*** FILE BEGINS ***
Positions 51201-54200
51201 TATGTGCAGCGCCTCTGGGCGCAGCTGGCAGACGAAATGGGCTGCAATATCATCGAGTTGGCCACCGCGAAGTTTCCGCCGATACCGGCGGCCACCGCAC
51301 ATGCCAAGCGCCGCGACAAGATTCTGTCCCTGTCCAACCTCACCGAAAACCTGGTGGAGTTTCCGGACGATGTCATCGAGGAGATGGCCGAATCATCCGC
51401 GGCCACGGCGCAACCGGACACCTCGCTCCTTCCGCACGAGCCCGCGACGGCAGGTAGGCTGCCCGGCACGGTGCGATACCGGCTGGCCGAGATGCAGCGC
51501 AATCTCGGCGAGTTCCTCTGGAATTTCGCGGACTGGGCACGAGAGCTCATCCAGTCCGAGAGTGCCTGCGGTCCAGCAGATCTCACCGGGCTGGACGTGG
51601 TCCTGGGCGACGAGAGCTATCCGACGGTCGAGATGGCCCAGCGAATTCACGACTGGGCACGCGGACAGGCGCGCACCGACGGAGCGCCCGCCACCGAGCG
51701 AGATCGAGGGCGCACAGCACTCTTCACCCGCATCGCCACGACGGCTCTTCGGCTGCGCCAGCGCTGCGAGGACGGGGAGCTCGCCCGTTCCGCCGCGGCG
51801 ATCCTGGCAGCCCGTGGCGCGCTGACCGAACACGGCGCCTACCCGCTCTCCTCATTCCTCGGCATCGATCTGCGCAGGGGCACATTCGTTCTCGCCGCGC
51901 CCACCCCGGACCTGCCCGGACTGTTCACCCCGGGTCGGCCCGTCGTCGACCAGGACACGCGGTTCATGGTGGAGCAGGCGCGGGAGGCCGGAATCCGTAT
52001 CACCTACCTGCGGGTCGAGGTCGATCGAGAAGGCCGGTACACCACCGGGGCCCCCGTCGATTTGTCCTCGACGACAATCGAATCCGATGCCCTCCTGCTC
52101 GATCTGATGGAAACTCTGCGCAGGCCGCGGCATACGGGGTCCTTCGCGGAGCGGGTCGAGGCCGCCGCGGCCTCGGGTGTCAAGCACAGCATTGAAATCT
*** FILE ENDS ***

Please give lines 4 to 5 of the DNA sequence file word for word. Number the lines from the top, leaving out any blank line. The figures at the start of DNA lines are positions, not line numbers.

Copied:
51401 GGCCACGGCGCAACCGGACACCTCGCTCCTTCCGCACGAGCCCGCGACGGCAGGTAGGCTGCCCGGCACGGTGCGATACCGGCTGGCCGAGATGCAGCGC
51501 AATCTCGGCGAGTTCCTCTGGAATTTCGCGGACTGGGCACGAGAGCTCATCCAGTCCGAGAGTGCCTGCGGTCCAGCAGATCTCACCGGGCTGGACGTGG